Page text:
Law in the Internet Society

Choice Blindness and Internet Autonomy

-- By TheodoreSmith - 01 Jan 2009

The popularization of the internet has changed the relationship between the individual and information. The force behind these changes largely derives from a shift in the way information and content are distributed: from the one-way “push" broadcast model of television and radio to the more symmetrical and interactive "pull" model of the internet. The ability of the consumer to choose the information she sees, along with the ability of each user to create and share her own information, has the potential to break the old monopoly model of broadcast television and radio; users, rather than broadcasters, have the ability to dictate what information and entertainment they are exposed to.

Although the transition from push to pull media creates an excellent opportunity to free the channels of communication from the hegemony of broadcasters, the two-way structure of a push network, and in particular the internet, comes with significant dangers to individual autonomy. The clearest and most often discussed threat arises from the lack of wide-spread network encryption and the incomplete anonymity of internet users: any entity positioned along the chain of communication can identify, intercept, and examine information sent to and from the end user. The ability to monitor and identify user traffic allows well placed companies – such as the user’s Internet Services Provider (ISP) and the owners of websites – to both build targeted databases recording a user’s preferences and behavior, and utilize this data by tailoring ads and content to a particular user’s tastes or weaknesses.

While the specificity of such tailoring may represent a vast leap in the effectiveness of targeted marketing techniques, the general approach is neither new nor dependent on the particularities of a pull network. A newer and more fundamental risk arises from the basic structure of the pull network itself: the appearance of individual choice.

By following a link or accessing an IP address on the internet, a user is actively choosing to avail themselves of a certain webpage or piece of content. It is typically taken for granted in this context that these choices will be honored - that the data requested will be the same as the data presented. This very appearance of choice raises a number of new concerns. In a 2005 study, Petter Johansson published evidence of a psychological phenomena he titled "choice blindness." In his study, an experimenter presented pairs of photographs showing different faces. The subject was asked to select which of each pair she considered more attractive. After the selection, the subject was presented with the photo she had chosen and asked to justify her pick. On certain trials, however, the pictures were surreptitiously switched after the initial decision; the individual was presented with the photo she had not selected in place of her actual choice. Johansson found that a large majority of the participants not only did not notice this substitution, but gave detailed explanations justifying their supposed choice – even when presented with pairs of highly dissimilar faces. Indeed, the study found no difference between the justifications given in support of the actual choices and the confabulated explanations produced in support of the false choices. The illusion of choice not only blinded the participants to the substitution, but also created a mental state in which the individual leapt to justify their supposed decision.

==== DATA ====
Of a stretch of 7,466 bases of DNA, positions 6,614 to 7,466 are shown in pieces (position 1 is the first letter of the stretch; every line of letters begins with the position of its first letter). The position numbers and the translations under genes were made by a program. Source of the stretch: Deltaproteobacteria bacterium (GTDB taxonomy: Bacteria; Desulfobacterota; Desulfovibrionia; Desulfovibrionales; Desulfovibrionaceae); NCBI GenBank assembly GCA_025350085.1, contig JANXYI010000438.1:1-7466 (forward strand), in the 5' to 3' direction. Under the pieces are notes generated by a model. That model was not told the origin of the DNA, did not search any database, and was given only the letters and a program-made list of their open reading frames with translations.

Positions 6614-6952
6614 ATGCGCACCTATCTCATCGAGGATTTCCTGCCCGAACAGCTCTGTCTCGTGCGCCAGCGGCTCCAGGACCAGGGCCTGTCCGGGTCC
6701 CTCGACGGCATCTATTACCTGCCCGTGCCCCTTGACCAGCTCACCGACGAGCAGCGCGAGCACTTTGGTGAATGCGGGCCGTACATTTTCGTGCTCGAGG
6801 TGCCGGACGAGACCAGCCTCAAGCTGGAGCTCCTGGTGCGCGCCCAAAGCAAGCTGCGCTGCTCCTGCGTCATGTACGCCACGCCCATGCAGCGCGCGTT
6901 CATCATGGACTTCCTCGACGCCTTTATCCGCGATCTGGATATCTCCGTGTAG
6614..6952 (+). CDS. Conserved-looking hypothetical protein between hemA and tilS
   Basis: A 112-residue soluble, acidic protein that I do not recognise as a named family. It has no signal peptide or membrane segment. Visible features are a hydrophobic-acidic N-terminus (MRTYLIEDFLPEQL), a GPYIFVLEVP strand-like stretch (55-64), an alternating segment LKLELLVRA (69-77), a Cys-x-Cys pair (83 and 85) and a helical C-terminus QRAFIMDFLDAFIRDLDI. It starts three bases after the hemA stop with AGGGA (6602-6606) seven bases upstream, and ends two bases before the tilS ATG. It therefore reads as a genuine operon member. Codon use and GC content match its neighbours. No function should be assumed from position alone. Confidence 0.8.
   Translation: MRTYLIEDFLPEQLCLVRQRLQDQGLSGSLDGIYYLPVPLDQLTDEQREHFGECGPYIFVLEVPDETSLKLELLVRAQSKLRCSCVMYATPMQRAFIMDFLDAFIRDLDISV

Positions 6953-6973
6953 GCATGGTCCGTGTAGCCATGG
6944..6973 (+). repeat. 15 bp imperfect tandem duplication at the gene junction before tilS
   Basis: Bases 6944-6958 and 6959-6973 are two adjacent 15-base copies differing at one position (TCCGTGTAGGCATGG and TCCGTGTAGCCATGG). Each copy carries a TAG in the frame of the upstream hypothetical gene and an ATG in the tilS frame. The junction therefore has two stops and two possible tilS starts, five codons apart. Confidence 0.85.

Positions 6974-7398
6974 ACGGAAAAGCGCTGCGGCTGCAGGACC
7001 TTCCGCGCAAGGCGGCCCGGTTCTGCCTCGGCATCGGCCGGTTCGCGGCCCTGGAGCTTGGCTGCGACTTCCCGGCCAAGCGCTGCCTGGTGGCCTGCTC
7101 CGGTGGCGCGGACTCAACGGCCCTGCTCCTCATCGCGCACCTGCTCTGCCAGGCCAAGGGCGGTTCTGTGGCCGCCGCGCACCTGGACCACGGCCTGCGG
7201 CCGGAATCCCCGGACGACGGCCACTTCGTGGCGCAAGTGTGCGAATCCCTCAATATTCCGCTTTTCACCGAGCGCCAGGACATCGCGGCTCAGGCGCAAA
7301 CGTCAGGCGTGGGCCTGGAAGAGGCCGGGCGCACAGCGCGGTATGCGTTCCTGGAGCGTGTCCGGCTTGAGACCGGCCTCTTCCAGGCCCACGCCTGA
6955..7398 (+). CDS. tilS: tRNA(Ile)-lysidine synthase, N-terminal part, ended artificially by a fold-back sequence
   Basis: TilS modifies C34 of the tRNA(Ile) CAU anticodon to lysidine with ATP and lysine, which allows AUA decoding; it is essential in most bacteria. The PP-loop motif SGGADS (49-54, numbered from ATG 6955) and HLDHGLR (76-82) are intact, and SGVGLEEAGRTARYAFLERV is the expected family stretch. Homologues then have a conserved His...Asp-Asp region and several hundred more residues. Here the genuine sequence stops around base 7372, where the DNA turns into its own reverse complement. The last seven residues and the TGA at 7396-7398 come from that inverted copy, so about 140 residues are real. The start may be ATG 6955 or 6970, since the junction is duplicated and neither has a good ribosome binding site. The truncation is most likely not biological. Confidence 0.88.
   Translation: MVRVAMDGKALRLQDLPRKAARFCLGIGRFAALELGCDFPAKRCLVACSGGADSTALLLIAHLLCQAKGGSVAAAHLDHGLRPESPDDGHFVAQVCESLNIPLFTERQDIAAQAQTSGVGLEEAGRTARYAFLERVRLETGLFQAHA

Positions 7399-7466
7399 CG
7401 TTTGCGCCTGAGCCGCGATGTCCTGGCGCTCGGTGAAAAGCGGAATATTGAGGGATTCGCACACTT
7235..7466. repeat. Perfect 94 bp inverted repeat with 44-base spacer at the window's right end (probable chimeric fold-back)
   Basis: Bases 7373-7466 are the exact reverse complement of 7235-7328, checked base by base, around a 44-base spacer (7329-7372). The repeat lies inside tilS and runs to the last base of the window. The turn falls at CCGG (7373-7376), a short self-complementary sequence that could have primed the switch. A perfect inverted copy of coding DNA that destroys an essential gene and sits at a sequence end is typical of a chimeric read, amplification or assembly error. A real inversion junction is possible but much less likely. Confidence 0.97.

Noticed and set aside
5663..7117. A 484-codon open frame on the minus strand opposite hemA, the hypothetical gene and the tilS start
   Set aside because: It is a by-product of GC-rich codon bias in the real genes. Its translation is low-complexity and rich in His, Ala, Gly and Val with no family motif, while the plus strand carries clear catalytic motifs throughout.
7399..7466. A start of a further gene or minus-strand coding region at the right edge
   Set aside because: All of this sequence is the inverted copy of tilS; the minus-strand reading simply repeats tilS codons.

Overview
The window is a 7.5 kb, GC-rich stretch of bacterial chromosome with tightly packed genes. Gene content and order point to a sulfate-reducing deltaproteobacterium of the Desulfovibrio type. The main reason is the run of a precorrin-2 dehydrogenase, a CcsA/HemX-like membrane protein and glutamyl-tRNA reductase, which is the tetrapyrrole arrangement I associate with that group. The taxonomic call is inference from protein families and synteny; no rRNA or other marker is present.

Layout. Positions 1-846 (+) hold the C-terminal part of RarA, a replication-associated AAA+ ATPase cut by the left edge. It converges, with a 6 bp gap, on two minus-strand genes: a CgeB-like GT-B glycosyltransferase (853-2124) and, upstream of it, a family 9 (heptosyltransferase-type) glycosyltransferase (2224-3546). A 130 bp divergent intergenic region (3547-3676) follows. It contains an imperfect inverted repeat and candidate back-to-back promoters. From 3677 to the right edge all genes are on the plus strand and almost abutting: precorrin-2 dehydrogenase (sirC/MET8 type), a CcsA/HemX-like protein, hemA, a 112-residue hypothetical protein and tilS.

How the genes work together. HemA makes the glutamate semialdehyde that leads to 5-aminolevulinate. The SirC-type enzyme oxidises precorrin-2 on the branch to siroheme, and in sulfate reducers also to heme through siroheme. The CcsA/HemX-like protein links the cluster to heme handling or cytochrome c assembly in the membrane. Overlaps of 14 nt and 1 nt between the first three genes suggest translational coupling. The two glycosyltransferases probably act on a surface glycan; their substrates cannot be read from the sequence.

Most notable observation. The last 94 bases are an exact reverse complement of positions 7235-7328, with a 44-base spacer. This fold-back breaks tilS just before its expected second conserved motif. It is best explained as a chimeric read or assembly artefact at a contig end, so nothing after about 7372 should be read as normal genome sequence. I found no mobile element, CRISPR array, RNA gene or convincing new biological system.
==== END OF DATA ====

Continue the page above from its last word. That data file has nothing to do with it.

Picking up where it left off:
The structure of the internet, like any other pull network, is built around this same illusion of choice – that information requested will be information received. This illusion provides a perfect framework for the application of marketing and misdirection utilizing choice blindness phenomena. The substitution of webpages or products by a content provider or ISP is not only likely to go unnoticed, but is likely to prompt justification and acceptance in the end user; the very appearance of free choice that makes the internet valuable creates the circumstances for a loss of autonomy by the consumer. Indeed, a 2007 follow-up study by Johansson showed that the behaviors demonstrated in the initial study translate well into an internet context; the results are not dependent on face to face contact.